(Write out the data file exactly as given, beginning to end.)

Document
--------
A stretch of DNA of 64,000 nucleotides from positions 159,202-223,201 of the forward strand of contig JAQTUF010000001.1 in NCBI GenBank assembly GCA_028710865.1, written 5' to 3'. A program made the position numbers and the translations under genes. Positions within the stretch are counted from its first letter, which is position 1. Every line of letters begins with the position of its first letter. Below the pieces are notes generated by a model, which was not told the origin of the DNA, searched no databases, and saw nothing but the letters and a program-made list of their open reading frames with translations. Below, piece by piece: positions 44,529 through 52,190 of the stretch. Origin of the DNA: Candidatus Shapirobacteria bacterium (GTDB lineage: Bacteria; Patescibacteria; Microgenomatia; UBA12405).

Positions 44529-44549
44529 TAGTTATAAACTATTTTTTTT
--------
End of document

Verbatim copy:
A stretch of DNA of 64,000 nucleotides from positions 159,202-223,201 of the forward strand of contig JAQTUF010000001.1 in NCBI GenBank assembly GCA_028710865.1, written 5' to 3'. A program made the position numbers and the translations under genes. Positions within the stretch are counted from its first letter, which is position 1. Every line of letters begins with the position of its first letter. Below the pieces are notes generated by a model, which was not told the origin of the DNA, searched no databases, and saw nothing but the letters and a program-made list of their open reading frames with translations. Below, piece by piece: positions 44,529 through 52,190 of the stretch. Origin of the DNA: Candidatus Shapirobacteria bacterium (GTDB lineage: Bacteria; Patescibacteria; Microgenomatia; UBA12405).

Positions 44529-44549
44529 TAGTTATAAACTATTTTTTTT